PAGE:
Green­wood … The Last Bat­tle­ship!

The Wokingham Paper - - LEISURE -

WITH Re­mem­brance Day com­ing up on Sun­day, I thought it would be ap­pro­pri­ate to write a story this week about a paint­ing with links to our won­der­ful and, in my opin­ion, un­der­val­ued Armed Ser­vices.

What bet­ter than a re­cent ad­di­tion to the walls of my gallery thanks to a lo­cal artist David Green­wood. To­day I am fea­tur­ing one of David’s beau­ti­ful paint­ings, an orig­i­nal oil on can­vas of HMS Van­guard fol­low­ing its de­com­mis­sion­ing at Faslane in Scot­land.

HMS Van­guard was the last Bat­tle­ship ever built in Bri­tain. Con­struc­tion was started dur­ing the early part of the Sec­ond World War but due to changes in de­sign and con­struc­tion de­lays wasn’t com­pleted un­til late 1944 but due to a fa­tal ex­plo­sion dur­ing its fi­nal fit out was not com­mis­sioned un­til af­ter the end of the war in May 1946.

The ship was built by

John Brown and Com­pany of Cly­de­bank and launched by the then Princess El­iz­a­beth… The first ship our cur­rent Queen ever launched.

Fol­low­ing sea tri­als dur­ing that sum­mer the ship was fi­nally com­mis­sioned in Au­gust 1946 at a to­tal cost of over £11 mil­lion. The ship was al­ways held in high re­gard among those who served on her and by oth­ers who never got the chance.

She was the Royal Navy’s big­gest and fastest ever bat­tle­ship and dur­ing her life she served with many fleets within The Royal Navy, nearly al­ways be­ing each fleet’s flag­ship. The ship’s first task, af­ter com­plet­ing her sea tri­als, was to trans­port King Ge­orge VI and the rest of the Royal Fam­ily on the first ever Royal Tour to South Africa by a reign­ing monarch.

Dur­ing her ser­vice life Van­guard was in­volved with sup­port­ing many fleets around the world in­clud­ing NATO forces but fol­low­ing a re­fit in 1955 she was put into re­serve with an an­nounce­ment by the then Gov­ern­ment five years later that she was ear­marked for de­com­mis­sion­ing. She was towed from Portsmouth to a break­ers yard in Faslane in 1960.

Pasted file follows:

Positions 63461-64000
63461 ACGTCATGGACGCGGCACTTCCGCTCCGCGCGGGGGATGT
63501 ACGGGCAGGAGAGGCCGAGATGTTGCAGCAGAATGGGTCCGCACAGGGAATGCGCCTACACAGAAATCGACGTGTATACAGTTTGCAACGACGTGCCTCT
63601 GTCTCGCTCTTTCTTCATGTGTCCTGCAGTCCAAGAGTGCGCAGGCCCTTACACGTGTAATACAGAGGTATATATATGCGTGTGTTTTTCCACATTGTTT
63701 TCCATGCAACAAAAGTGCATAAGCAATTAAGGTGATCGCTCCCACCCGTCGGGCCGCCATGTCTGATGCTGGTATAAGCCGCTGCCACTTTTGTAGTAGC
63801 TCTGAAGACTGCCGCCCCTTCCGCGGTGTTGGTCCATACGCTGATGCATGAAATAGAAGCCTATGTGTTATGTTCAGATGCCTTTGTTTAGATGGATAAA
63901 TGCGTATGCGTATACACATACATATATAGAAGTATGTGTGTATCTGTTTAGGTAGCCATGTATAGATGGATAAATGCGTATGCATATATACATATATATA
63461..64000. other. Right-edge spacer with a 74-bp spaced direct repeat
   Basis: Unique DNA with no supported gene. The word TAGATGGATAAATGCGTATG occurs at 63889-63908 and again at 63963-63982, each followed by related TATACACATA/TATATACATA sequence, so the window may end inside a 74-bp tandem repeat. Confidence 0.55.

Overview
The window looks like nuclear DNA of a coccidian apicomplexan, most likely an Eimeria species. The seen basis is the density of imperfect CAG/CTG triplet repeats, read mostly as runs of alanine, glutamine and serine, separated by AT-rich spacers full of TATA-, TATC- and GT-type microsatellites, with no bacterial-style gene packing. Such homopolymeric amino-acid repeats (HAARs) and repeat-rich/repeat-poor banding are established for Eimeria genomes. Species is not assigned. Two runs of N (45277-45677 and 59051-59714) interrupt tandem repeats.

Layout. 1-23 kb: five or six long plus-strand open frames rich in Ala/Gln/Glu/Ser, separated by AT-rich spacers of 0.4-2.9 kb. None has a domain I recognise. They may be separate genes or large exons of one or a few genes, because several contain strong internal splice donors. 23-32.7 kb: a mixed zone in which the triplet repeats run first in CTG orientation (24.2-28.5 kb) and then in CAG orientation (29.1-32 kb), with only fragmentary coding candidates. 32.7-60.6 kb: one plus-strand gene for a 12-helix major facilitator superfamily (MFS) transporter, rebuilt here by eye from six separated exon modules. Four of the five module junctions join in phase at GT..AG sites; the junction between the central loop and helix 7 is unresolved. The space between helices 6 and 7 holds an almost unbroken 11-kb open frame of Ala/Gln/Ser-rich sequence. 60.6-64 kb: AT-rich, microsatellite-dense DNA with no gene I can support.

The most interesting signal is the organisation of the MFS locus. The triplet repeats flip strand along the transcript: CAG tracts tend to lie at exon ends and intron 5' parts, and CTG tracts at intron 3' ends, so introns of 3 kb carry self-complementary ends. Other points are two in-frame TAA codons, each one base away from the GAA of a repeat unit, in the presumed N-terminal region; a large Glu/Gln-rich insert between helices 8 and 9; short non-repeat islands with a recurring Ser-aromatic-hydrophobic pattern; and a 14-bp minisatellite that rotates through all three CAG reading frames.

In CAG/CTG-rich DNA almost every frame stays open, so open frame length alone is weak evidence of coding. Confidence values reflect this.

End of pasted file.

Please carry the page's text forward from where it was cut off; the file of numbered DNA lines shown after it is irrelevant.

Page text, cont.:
On leav­ing Portsmouth hun­dreds of peo­ple lined South­sea seafront to see her off. As well as be­ing the last bat­tle­ship ever built, she was also the last bat­tle­ship ever scrapped!

David Green­wood was born and ed­u­cated in Brad­ford, York­shire. He trained as a com­mer­cial artist and il­lus­tra­tor and af­ter com­plet­ing his Na­tional Ser­vice he be­came a map re­pro­duc­tion artist in The Mid­dle East.

By 1969 he had moved to Bris­tol where he stud­ied art and de­sign full-time and sub­se­quently be­came a teacher in Berk­shire where he still re­sides to this day. David’s works have been fea­tured in many pres­ti­gious ex­hi­bi­tions over the years, in­clud­ing the Royal So­ci­ety of Painters in

Oil and the Royal So­ci­ety of Painters in Wa­ter­colour, in­clud­ing some ex­hi­bi­tions at The Mall and Spink Gal­leries in Lon­don. His works fea­ture in many pri­vate col­lec­tions around the world.

This pic­ture is cur­rently avail­able for sale in my show­room or in my on­line shop and has real value in it, be­ing priced at only £650.

Al­ter­na­tively, we now of­fer a leas­ing ar­range­ment, so this along with all of our paint­ings, can be rented for a small fixed monthly rental fee.

This piece, along with many other great orig­i­nal works, is avail­able to view, pur­chase or rent at An­tiqArt, the “preloved art” gallery at Holme Grange Craft Vil­lage or on­line at www. an­tiqart.co.uk or call us on 0118 327 5421.

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